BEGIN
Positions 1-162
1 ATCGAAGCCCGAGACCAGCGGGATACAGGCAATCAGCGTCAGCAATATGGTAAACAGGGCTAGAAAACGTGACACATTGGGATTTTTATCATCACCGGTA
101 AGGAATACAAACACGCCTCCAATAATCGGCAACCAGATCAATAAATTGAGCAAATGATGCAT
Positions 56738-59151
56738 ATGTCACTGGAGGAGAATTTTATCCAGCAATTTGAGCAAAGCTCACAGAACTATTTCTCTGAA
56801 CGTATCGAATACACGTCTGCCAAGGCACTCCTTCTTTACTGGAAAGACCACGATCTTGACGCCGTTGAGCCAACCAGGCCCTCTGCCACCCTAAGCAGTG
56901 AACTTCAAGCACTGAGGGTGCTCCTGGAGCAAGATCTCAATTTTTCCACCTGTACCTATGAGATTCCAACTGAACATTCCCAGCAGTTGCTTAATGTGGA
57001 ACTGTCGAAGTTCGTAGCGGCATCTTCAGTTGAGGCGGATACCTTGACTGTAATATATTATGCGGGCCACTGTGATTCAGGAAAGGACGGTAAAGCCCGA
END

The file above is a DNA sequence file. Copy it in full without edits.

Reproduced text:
Positions 1-162
1 ATCGAAGCCCGAGACCAGCGGGATACAGGCAATCAGCGTCAGCAATATGGTAAACAGGGCTAGAAAACGTGACACATTGGGATTTTTATCATCACCGGTA
101 AGGAATACAAACACGCCTCCAATAATCGGCAACCAGATCAATAAATTGAGCAAATGATGCAT
Positions 56738-59151
56738 ATGTCACTGGAGGAGAATTTTATCCAGCAATTTGAGCAAAGCTCACAGAACTATTTCTCTGAA
56801 CGTATCGAATACACGTCTGCCAAGGCACTCCTTCTTTACTGGAAAGACCACGATCTTGACGCCGTTGAGCCAACCAGGCCCTCTGCCACCCTAAGCAGTG
56901 AACTTCAAGCACTGAGGGTGCTCCTGGAGCAAGATCTCAATTTTTCCACCTGTACCTATGAGATTCCAACTGAACATTCCCAGCAGTTGCTTAATGTGGA
57001 ACTGTCGAAGTTCGTAGCGGCATCTTCAGTTGAGGCGGATACCTTGACTGTAATATATTATGCGGGCCACTGTGATTCAGGAAAGGACGGTAAAGCCCGA